On Tuesday, 18 July 2017 at 16:57:30 UTC, Ali Çehreli wrote:
> As for performance, I have a first result:
> https://github.com/jll63/methods.d/blob/master/benchmarks/source/benchmarks.d#L122
> but I still have to implement the "first argument
optimization". I am
> working on it.

I could use some explanation for the results but I can for the blog article. ;)

I pit a method-based call against its equivalent using virtual functions. First calling a virtual function via a base class is pitted against a method with one virtual parameter. Then the same but calling via an interface. Lastly, I compare double dispatch with a method with two virtual arguments. I use std.datetime.comparingBenchmark, which reports the result as time(base)/time(target). So open methods are a bit slower than ordinary virtual function calls but not that much. In the meantime I have applied a second optimization for unary methods and this brings them within 33% of an ordinary, compiler implemented vfunc call. Which is OK because the situation is highly artificial. If the function does anything, the difference will be imperceptible.

I am more annoyed by double dispatch beating binary methods. I will have to look at the assembler, but it may be that the index pointer is too far from the object. To begin the real work, I need to fetch that pointer form an object. Currently it is stored in ClassInfo.deallocator, so I have to 1/ fetch the vptr 2/ fetch the ClassInfo* 3/ fetch 'deallocator'. What happens next depends on the arity.

Any chance of Walter giving me a pointer in the vtable? Aside the ClassInfo*? Or at least a pointer in ClassInfo, or reassign the deallocator when it is eventually retired?

It's not surprising that ldc (and gdc) can be much better than dmd in optimization.

I would like to try gdc but it conflicts with ldc2 - you know, the "alias __va_list = __va_list_tag;" issue. I found suggestions via google but nothing worked for me so far.

By the way, I'm in awe of your D skills in such a short time!

Thanks :) I found out that D was much more natural, "predictable" than C++. The most cryptic error messages happened when I forgot the "!", IIRC.

I'm sure there are parts of the code that can be cleaned up but it's taking advantage of many powerful features of the language. I still think the usage can be made easier but I'm not sure yet. I hope others will take a look at the code and come up with an easier interface. Perhaps they are all needed but I'm thinking about the need for forward declaration, the need for the underscore prefix, etc.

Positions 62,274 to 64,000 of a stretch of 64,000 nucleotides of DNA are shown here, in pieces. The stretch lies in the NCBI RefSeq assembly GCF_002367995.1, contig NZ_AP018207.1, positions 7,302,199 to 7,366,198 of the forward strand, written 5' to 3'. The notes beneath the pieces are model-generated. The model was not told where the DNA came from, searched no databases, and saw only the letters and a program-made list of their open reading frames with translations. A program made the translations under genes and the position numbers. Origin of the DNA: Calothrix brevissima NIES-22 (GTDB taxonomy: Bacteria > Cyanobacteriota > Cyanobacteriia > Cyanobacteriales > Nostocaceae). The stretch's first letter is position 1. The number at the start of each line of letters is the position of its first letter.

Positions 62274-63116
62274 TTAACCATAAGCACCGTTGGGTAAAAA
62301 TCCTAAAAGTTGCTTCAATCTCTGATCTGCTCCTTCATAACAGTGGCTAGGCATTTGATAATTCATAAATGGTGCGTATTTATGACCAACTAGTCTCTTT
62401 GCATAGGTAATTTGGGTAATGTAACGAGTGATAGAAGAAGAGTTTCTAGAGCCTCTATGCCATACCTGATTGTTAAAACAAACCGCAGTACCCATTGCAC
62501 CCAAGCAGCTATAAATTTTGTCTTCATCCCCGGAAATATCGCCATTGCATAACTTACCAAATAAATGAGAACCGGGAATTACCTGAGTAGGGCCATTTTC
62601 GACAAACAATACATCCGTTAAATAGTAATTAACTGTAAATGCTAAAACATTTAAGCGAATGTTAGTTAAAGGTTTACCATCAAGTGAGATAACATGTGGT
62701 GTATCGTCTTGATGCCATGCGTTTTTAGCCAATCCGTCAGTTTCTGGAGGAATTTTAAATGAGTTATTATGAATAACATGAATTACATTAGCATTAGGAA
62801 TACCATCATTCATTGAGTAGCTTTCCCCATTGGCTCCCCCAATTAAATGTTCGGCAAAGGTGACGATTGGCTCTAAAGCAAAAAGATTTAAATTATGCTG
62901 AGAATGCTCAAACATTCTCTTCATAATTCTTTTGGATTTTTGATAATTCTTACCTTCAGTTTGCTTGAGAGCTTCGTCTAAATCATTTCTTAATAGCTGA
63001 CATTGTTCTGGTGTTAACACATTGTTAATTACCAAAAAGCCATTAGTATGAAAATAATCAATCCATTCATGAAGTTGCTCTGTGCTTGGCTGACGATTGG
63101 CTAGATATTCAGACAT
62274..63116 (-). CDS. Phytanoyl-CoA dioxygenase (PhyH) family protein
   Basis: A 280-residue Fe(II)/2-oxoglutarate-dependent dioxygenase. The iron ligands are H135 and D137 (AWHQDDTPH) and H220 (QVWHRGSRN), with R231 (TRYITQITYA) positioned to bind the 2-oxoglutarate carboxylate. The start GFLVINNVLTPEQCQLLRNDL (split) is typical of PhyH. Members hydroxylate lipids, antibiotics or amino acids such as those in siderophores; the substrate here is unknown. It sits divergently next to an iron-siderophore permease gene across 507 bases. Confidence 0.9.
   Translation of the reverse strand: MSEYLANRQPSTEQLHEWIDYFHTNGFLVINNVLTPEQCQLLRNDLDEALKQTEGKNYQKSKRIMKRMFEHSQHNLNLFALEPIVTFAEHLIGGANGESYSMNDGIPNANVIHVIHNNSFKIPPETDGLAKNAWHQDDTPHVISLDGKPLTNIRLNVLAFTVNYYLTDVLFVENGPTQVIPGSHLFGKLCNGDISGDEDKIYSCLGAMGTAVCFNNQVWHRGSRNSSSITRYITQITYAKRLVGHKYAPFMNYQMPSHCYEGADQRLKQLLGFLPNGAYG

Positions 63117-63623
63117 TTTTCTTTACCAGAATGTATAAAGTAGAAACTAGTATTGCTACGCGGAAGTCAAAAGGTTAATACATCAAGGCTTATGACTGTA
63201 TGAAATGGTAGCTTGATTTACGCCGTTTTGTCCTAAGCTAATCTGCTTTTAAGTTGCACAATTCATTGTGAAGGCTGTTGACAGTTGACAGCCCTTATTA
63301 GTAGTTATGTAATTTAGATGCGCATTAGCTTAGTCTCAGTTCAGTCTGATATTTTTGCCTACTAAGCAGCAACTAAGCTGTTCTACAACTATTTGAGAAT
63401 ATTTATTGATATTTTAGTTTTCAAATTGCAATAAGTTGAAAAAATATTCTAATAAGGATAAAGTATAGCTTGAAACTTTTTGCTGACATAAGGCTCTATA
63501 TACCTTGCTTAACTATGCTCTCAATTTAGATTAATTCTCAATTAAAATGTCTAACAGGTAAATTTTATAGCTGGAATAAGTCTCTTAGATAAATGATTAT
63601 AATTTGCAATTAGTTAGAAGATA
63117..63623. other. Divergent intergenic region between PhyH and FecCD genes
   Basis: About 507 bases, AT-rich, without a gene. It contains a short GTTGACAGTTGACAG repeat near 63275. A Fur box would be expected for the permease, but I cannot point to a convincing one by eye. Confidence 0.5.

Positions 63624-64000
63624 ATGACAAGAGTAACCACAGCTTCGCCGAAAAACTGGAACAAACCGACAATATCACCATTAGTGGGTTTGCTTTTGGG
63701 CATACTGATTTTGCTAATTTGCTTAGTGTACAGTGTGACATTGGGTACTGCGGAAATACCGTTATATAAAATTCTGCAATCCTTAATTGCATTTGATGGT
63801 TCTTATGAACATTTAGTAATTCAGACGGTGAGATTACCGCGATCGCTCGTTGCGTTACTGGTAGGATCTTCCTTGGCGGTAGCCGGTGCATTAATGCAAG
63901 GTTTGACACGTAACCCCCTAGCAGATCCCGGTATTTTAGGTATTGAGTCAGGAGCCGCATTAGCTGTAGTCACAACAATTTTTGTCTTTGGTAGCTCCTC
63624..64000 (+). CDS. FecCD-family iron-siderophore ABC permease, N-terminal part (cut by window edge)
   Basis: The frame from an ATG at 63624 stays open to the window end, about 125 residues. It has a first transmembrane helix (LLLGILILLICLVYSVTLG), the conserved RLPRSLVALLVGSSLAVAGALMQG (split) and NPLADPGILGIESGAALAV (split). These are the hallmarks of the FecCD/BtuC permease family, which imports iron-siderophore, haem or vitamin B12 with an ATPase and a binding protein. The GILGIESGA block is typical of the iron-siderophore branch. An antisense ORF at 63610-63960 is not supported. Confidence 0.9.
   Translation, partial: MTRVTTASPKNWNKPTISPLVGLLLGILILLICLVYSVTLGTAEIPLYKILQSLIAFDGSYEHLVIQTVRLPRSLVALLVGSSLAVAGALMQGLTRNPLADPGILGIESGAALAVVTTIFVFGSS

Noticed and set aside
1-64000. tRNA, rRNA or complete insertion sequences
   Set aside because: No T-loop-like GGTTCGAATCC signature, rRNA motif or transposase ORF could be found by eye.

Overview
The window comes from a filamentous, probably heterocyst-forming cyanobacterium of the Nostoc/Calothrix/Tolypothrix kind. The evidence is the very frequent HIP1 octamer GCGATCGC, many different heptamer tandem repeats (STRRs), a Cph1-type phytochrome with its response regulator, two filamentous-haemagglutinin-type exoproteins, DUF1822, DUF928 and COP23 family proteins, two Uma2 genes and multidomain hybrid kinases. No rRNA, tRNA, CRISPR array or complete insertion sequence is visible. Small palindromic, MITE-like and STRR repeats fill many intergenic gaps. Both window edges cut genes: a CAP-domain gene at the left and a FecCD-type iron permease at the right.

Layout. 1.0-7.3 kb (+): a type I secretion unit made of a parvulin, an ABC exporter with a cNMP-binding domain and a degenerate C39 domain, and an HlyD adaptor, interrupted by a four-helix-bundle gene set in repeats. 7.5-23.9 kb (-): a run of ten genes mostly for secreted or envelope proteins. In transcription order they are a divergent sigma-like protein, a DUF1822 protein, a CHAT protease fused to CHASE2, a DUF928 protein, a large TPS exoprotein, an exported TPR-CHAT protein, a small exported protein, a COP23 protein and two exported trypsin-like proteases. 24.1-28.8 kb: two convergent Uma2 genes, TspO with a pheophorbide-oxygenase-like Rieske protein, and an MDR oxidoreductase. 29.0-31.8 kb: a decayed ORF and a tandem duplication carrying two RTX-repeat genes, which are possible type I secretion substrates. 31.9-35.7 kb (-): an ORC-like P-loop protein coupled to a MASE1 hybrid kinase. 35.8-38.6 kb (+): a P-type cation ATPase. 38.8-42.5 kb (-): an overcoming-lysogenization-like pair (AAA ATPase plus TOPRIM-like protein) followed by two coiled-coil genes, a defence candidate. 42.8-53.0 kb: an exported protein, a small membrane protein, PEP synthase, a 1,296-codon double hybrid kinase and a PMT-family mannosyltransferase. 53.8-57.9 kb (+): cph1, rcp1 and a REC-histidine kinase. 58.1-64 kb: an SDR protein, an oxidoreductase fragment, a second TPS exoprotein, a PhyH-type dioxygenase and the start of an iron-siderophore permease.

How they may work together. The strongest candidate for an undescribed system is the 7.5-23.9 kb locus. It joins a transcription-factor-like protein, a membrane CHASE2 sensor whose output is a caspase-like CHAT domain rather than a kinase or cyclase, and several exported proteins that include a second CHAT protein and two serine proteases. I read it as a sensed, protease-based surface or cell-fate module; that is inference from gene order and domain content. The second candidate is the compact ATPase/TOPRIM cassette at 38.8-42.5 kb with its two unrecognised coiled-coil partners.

(in reverse order)

Regarding the prefix, it is needed to prevent overload resolution from trumping dynamic dispatch - see here: https://github.com/jll63/methods.d/blob/master/examples/whytheunderscore/source/app.d Allowing the same name would necessitate compiler support.

As for the the forward declaration - I don't think it is possible to dispense with it. All open methods systems I know of have it (defgeneric in CLOS, defmulti in Clojure, Stroustrup's proposal...). Consider:

class A { }
class B : A { }
class X : B { }
class Y : B { }

@method void _foo(virtual!X x) { ... }
@method void _foo(virtual!Y x) { ... }

What is the base method? foo(B)? foo(A)? It may well be the latter. Also don't forget that the complete specialization set is known, at the earliest, at link time. If you (arbitrarily) pick foo(B), another module may introduce a B or an A specialization.

As for suggestions and advise, they are very welcome :) already got a couple of PRs. Here are the remaining questions on my mind:

- the module/package name: I am pretty much set on openmethods though...

- throw an exception if a method is not define for the argument set, or ambiguous: having big doubts about this. We want the possibility of @nothrow methods, don't we? So I will probably call a delegate via a pointer (a la C++) which, by default, will abort().

- the method prefix: hesitating between just _ or maybe m_ ???

- replace version(explain) with debug levels?

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